Friday, May 12, 2006

London Day One

Utterrly tired from my flight. No sleep. I stumble around my sister Leslie's flat, talking on the phone and trying to drum up some free theater tickets or at least good seats. On the flight over I finish The Da Vinci Code. (** 1/2 out of 4). I can't tell you the really absurd part of the book without spoling the finale. But trily the controversy is silly. The spoiler is at the bottom and clearly marked so skip it if you want to see the movie first.

I'm getting really sleepy around 2:30 p.m. so I decide to wander around a bit. I'll get a drink, maybe step into Hatchard's (a wonderful book store) for a minute and then walk to Wyndham's Theater where the revivial of Sondheim's Sunday in the Park With George begins previews tomorrow. Their phone has been busy all day and I really do need tickets to that one.

I only get as far as Hatchard's. Bookstores are like black holes to me, or more accurately time machines, my own personal TARDIS. I step in, browse around for a minute, pick up a few books so I don't run out of reading while I'm in Cannes (the local English bookshop charges exorbitant prices) and as I'm at the counter paying I casually ask the man what time it is and he says 7 p.m. Good Lord. I rush home and Leslie has been there for an hour or so waiting. More games.


Don'r read on if you don't want to know the entire plot. In "Angels & Demons," there was a renegade priest, by Dan Brown went out of his way to depict most of the cardinals as peacful, loving men who wouldn't resort to assassination (four top cardinals were burtally murdered by the Illuminati -- we thought) for any reason. And it turned out that the Pope (who himself was murdered before the book began) was very liberal and loved science, which is what drove the renegade priest mad. In short, murdered Pope and most cardinals good; one wacko bad.

Now in "The Da Vinci Code" we are squaring off against Opus Dei. Laughably, the real villain isn't Opus Dei or even the Vatican: it's only a renegade Opus Dei bishop and his albino ward who themselves are suckered in by an atheistic baddie who wants to destroy the Church. Again, Brown goes out of his way to show most of the faithful as genuinely religious, he depicts the new Pope as very liberal and he even takes the time to present a reasonable broad brushstroke depiction of the complaints and thoughts of the real Opus Dei. Mind you, Opus Dei doesn't come off well -- the book indulges the liberal fantasy that the new Pope would send them and their billions of dollars packing. (I could only wish.) The book overall is less ludicrous than "Angels & Demons" but only just. Still numerous silly, clunky bits of dialogue. But it would be churlish of me to pretend I wasn't page-turning there for a bit.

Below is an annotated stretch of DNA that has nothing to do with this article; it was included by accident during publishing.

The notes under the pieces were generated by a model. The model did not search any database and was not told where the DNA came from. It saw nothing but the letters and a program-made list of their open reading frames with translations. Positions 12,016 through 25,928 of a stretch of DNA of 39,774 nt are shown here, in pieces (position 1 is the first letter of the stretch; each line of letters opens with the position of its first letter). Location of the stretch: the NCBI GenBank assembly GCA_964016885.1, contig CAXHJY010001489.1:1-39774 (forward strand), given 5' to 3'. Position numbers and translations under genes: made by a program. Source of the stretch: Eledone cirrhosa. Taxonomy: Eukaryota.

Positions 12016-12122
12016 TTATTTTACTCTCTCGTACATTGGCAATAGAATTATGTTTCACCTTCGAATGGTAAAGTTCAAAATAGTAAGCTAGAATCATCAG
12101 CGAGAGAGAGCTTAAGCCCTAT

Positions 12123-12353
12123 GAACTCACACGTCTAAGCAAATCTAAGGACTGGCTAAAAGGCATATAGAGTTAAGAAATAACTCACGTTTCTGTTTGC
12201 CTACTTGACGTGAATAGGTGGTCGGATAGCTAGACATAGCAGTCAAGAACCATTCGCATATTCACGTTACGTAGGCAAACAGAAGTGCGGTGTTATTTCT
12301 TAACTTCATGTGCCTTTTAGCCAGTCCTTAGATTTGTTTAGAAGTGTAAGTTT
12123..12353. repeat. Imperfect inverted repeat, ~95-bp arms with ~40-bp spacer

1 comment:

Anonymous said...

Hello Michael,

It is quite a joke that the Vatican and Catholic Church have the gall to accuse the author of a novel of attacking their fantasies and dogma. Remember that this is the same organization that manufactured fake relics and miracles for many centuries. This is the same group that massacred and tortured people for seeking the truth and having a mind of their own. This is the same group of deluded deceivers that makes more noise about a fictional book and movie than about child raping priests, aids, famine, or even the Holocaust! At what point does the Vatican's behavior go from the absurd to simply purely evil?

It is undeniable the New Testament is framed by symbolism and allegory. The same is evidenced in the Dead Sea Scrolls, Gnostic texts, biblical apocrypha, and other related texts. All ancient religious, mystical, and wisdom texts have been shrouded in mystery for millennia for one primary reason: The ability to understand their widely evidenced symbology was lost in antiquity. How do we finally solve these ages-old mysteries? To recast an often-used political adage: It’s [the] symbology, stupid!

It's amazing the Vatican still tries to insist the Gospels are literal truth. It is beyond obvious they are replete with ancient Hebrew symbology. Every miracle purported for Jesus has multiple direct symbolic parallels in the Old Testament, Apocalypse, Dead Sea Scrolls, and other symbolic narratives and traditions.

Likewise, the following Washington Post article ( The Book of Bart) describes how many changes and embellishments were made to these texts over the centuries, unequivocally demonstrating they are not original, infallible, or truthful.

What then is the purpose of "faith" but to keep good people from seeking to understand truth and wisdom? It's no wonder the Vatican fears the truth more than anything else. Now comes justice, hot on its heels... (symbolism...)

Revelations from the Apocalypse

Here is Wisdom!!